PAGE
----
Edited version of the BOWIE2001

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  1. Watching The Directors 26: Stanley Kubrick

    The first episode of season 2 is a marathon look at Stanley Kubrick, the revered mind behind Spartacus, Dr. Strangelove, 2001: A Space Odyssey and a few films that will make your skin crawl while you waltz. Joe and Melissa are joined by Duke, who was last heard on the Tarantino episode and now co-hosts the podcast Degree of Separation. Together, they attempt to discuss the essence of Kubrick, the work and mastery of one of cinema’s most respected and enigmatic directors. Along the way, mail and 10 Quizes piled up and the show tries to answer that most asked of questions: "Does anyone like Eyes Wide Shut?"

    From http://watchingthedirectors.com/index.php?post_id=238226

    —Huffduffed by nateb

  2. Weird Studies Episode 75: Our Old Friend the Monolith: On Stanley Kubrick’s ‘2001: A Space Odyssey’

    JF and Phil discuss a film they’ve been bringing up since the beginning of the podcast: Kubrick’s masterful 2001: A Space Odyssey (1968).

    "You don’t find reality only in your own backyard, you know," Stanley Kubrick once told an interviewer. "In fact, sometimes that’s the last place you’ll find it." Oddly, this episode of Weird Studies begins with Phil Ford hatching the idea of putting a replica of the monolith from 2001 in his backyard. As the ensuing discussion suggests, this would amount to putting reality — or the Real, as we like to call it — in the place where it may be least apparent. Perhaps that is what Kubrick did when he planted his monolithic film in thousands of movie theatres back in 1968. Moviegoers went in expecting a Kubrickian twist on Buck Rogers; they came out changed by the experience, much like the hominids of great veld in the "Dawn of Man" sequence that opens the film. This is what all great art does, and if you look closely, maybe 2001 can tell you something about how it does it. Because in the end, the film is the monolith, and the monolith is all art.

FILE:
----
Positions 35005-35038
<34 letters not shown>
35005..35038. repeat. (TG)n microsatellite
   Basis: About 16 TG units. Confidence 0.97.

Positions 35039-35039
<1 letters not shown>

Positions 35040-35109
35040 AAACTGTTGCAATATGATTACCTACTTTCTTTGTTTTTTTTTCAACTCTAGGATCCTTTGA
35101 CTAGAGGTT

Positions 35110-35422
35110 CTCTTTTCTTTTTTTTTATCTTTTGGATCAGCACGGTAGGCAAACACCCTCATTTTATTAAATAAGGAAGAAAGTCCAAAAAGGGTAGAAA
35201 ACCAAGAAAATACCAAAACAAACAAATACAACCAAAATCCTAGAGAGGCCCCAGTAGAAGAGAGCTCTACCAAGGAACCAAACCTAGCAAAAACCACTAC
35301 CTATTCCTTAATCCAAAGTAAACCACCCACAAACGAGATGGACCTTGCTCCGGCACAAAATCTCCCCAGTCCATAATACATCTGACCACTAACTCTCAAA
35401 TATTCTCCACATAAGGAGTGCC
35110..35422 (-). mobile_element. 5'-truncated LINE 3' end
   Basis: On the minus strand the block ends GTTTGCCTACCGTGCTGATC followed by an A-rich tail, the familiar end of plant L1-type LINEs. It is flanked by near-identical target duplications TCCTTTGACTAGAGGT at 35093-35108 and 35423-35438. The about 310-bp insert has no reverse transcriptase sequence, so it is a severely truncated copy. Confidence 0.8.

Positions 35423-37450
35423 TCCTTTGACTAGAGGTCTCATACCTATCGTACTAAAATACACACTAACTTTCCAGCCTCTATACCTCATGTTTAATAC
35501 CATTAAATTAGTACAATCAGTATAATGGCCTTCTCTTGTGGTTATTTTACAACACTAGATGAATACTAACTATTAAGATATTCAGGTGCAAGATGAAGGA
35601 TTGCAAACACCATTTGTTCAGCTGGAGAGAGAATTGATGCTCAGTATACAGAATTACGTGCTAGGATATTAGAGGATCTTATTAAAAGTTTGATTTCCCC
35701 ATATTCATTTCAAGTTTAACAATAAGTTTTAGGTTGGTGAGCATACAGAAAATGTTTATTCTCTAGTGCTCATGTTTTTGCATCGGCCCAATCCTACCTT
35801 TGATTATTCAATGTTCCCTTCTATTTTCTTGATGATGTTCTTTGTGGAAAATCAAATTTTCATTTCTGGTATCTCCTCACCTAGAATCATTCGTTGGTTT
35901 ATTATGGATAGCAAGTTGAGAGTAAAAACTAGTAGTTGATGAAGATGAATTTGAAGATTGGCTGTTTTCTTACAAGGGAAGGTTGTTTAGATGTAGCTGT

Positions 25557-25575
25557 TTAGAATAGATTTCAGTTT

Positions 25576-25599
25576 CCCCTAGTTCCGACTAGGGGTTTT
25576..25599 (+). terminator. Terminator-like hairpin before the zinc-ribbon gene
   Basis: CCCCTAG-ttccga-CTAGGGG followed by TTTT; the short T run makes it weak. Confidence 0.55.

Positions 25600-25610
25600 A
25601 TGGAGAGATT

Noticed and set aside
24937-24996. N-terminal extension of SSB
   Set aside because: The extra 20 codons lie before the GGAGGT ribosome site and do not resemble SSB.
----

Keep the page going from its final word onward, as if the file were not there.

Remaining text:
https://www.weirdstudies.com/75

    —Huffduffed by adactio

  3. “2001: A Space Odyssey”: What It Means, and How It Was Made | The New Yorker

    Fifty years ago, Stanley Kubrick and Arthur C. Clarke set out to make a new kind of sci-fi. How does their future look now that it’s the past?

    https://www.newyorker.com/magazine/2018/04/23/2001-a-space-odyssey-what-it-means-and-how-it-was-made

    —Huffduffed by adactio

  4. Heavy on the Clockwork Orange Please

    For the follow-up to Sepultura’s 2006 release Dante XXI, a concept album based on Dante Alighieri’s “The Divine Comedy,” the band has concocted a new concept record about the Anthony Burgess novel and Stanley Kubrick film “A Clockwork Orange.” The disc, A-Lex (out January 27), is Sepultura’s first album not to feature co-founder Igor Cavalera, and marks the studio debut of new drummer Jean Dolabella. It was recorded in Sao Paulo, Brazil at Trama studios and was mixed at Mega Studios.

    From: http://headbangersblog.mtv.com/2008/12/19/exclusive-podcast-sepultura-guitarist-andreas-kisser-discusses-how-to-keep-concept-albums-running-like-clockwork-addresses-life-without-igor-sepultura-roots-lineup-reunion-rumors/

    —Huffduffed by Indyplanets

  5. The Film Programme — 2001: A Space Odyssey

    As 2001: A Space Odyssey is re-released in cinemas, Francine Stock presents a special edition on Stanley Kubrick’s masterpiece. ‘My God, it’s Full of Stars’ were the last words of Dave Bowman before he journeyed through the Stargate, according to writer Arthur C. Clarke but it’s an apt description for this edition of The Film Programme. Francine journeys through time and space to uncover the mysteries of this 1968 classic. Searching for the mind of HAL. and lost alien worlds among the delights of the Stanley Kubrick Archive at London’s University of the Arts. Joining Francine on her voyage of discovery are 2001 chronicler Piers Bizony, former urbane spaceman Keir Dullea and the woman who built the moon! Other voices include production designer Harry Lange, make-up genius Stuart Freeborn, editor Ray Lovejoy, all now so much stardust, as well as those of lead ape ‘Moonwatcher’ (Dan Richter) & Stargate deviser Douglas Trumbull. Open the Pod Bay Doors HAL!

    http://www.bbc.co.uk/podcasts/series/film

    —Huffduffed by adactio